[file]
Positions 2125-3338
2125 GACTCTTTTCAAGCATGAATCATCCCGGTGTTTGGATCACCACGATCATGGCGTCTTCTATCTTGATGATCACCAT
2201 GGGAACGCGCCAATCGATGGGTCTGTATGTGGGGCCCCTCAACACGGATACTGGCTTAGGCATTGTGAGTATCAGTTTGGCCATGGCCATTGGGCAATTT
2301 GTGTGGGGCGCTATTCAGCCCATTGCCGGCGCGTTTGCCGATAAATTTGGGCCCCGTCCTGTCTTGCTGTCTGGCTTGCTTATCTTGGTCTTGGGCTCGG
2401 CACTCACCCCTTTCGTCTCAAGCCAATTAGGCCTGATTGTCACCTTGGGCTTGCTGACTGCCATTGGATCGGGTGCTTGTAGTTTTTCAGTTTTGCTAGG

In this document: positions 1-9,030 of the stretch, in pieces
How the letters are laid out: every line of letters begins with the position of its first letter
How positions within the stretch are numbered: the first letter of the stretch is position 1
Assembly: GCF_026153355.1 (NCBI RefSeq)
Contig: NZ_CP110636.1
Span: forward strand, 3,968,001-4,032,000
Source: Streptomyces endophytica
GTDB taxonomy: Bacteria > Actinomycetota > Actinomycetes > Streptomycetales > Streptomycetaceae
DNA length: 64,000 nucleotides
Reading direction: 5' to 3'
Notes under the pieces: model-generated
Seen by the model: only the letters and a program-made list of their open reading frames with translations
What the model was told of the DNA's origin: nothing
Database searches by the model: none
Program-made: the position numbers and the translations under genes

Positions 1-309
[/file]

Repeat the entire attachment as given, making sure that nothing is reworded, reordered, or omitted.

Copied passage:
Positions 2125-3338
2125 GACTCTTTTCAAGCATGAATCATCCCGGTGTTTGGATCACCACGATCATGGCGTCTTCTATCTTGATGATCACCAT
2201 GGGAACGCGCCAATCGATGGGTCTGTATGTGGGGCCCCTCAACACGGATACTGGCTTAGGCATTGTGAGTATCAGTTTGGCCATGGCCATTGGGCAATTT
2301 GTGTGGGGCGCTATTCAGCCCATTGCCGGCGCGTTTGCCGATAAATTTGGGCCCCGTCCTGTCTTGCTGTCTGGCTTGCTTATCTTGGTCTTGGGCTCGG
2401 CACTCACCCCTTTCGTCTCAAGCCAATTAGGCCTGATTGTCACCTTGGGCTTGCTGACTGCCATTGGATCGGGTGCTTGTAGTTTTTCAGTTTTGCTAGG

In this document: positions 1-9,030 of the stretch, in pieces
How the letters are laid out: every line of letters begins with the position of its first letter
How positions within the stretch are numbered: the first letter of the stretch is position 1
Assembly: GCF_026153355.1 (NCBI RefSeq)
Contig: NZ_CP110636.1
Span: forward strand, 3,968,001-4,032,000
Source: Streptomyces endophytica
GTDB taxonomy: Bacteria > Actinomycetota > Actinomycetes > Streptomycetales > Streptomycetaceae
DNA length: 64,000 nucleotides
Reading direction: 5' to 3'
Notes under the pieces: model-generated
Seen by the model: only the letters and a program-made list of their open reading frames with translations
What the model was told of the DNA's origin: nothing
Database searches by the model: none
Program-made: the position numbers and the translations under genes

Positions 1-309